As far as Redners goes they well have a nice slightly used Super Fresh building to renovate after Acme’s Grand reopening.

  17. Clara Taren says:

    We just returned from weeks in Florida and were shocked to read that Donald will no longer be at Fresh and Green. He was the first person we met when we moved here from New York. He always greeted us with his wonderful smile and made us feel thathe cared. I guess we will be shopping somewhere else. What a shame!

  18. bill melater says:

    Noboby seemed to notice that several other full time positions were eliminated, the lady that ran the bakery is now a part time checker, the girl that checks the pricing is now part time so all those prices that were screwed up when we check out will probably get worse. I guess they will try to put more and more on the employees that remain and us customers will suffer from poor service because of that. The employees have always treated me good there but i have yet to have the current manager even nod his head as I walked by. Theres other stores that management seems to appreciate the customers. Yes Mr.Green you will missed this sure was not how you treated us.

    • joe diamond says:

      Well, I noticed one like that.

      Young man I know was not informed his schedule was changed. When he arrived at his usual time he was fired. Gotta wonder what was communicated to the unemployment folks for a reason for being dismissed?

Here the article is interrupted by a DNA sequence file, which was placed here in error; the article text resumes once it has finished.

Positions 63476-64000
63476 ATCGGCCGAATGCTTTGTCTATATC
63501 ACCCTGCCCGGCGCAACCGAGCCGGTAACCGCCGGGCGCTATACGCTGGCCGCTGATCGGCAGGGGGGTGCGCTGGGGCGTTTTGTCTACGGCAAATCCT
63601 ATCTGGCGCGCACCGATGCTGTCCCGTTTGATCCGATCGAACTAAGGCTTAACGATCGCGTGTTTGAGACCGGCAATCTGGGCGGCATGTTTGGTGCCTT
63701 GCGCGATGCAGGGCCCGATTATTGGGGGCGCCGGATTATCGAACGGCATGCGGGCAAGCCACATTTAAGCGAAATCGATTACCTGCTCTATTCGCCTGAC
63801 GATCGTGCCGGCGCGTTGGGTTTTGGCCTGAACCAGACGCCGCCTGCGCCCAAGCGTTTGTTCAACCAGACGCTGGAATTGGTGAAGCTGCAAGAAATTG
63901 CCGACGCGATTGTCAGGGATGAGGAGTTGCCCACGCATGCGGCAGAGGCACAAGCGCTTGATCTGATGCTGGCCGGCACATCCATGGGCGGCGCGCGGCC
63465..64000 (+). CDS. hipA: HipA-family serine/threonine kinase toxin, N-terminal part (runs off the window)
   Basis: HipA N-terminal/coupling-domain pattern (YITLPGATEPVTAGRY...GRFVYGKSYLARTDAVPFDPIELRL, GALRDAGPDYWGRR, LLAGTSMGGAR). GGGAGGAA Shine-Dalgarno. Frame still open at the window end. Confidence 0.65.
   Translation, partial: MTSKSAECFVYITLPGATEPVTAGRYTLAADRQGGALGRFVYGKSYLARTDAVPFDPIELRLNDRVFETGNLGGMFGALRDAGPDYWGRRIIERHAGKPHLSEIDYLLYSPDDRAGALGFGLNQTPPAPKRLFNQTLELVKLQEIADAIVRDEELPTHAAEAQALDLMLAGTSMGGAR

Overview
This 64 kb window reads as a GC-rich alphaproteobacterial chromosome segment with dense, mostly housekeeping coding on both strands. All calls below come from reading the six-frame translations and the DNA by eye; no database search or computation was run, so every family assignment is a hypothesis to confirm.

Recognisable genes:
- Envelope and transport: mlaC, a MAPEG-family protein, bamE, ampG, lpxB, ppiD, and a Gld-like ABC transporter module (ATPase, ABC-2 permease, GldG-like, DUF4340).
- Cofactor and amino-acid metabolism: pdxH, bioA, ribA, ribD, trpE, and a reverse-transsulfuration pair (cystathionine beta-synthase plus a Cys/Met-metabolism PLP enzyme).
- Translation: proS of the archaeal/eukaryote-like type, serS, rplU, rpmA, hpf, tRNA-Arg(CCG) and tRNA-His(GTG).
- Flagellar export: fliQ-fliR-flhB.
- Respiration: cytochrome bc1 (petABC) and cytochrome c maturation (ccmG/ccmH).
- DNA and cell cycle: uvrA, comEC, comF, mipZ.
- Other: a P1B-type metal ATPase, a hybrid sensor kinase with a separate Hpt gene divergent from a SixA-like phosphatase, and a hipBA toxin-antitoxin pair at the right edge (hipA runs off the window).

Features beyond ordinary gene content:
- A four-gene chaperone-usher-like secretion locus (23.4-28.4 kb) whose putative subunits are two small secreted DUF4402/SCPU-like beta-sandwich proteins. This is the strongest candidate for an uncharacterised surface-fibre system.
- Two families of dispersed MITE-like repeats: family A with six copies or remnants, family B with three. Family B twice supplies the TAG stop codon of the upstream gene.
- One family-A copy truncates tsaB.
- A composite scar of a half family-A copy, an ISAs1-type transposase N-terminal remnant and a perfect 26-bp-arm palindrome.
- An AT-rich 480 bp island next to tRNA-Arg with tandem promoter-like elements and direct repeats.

This kind of stuff will continue in my opinion. All will be legal…..MD is an “at will” state…and employers can just discontinue employment. If employees leave they lack sufficient motivation, are not loyal to the company and are just job hopping.



  19. Carol Adams says:

    The store promised management would remain the same, current employees would stay, the store would would get a makeover, etc. ALL lies. Donald and Fay were truly loved by Kent County. In fact it was only because of them I continued patronizing the store after noticing the familiar faces of cashiers I’d seen for years disappear one by one. Current management needs to let corporate management know this is a small close knit community and the last straw was letting Donald go.

    Donald, your quick smile and helpfull attitude will not be forgotten. You are a treasure. I’m so sorry this has happened and hope you land on your feet at a place that deserves you.

    F&G you’ve lost another customer. I know you could care less but as the number of customers continues to decrease you have no one to blame but yourselves.

  20. The Fresh & Greens flyers were missing in my Kent County News this week. Could this be a sign of things to come???

    • Petey Bestmom says:

      Thomas, the answer is no. The flyer was not missing because the ad that came out the week before was good for two (2) weeks. Go back and check and you will see the prices were advertised for March 15 thru March 28. Also, I hope you did not throw the ad out because there is a coupon (somewhat buried) in there that is good beginning March 29 for “$5 Off a $35 Purchase”.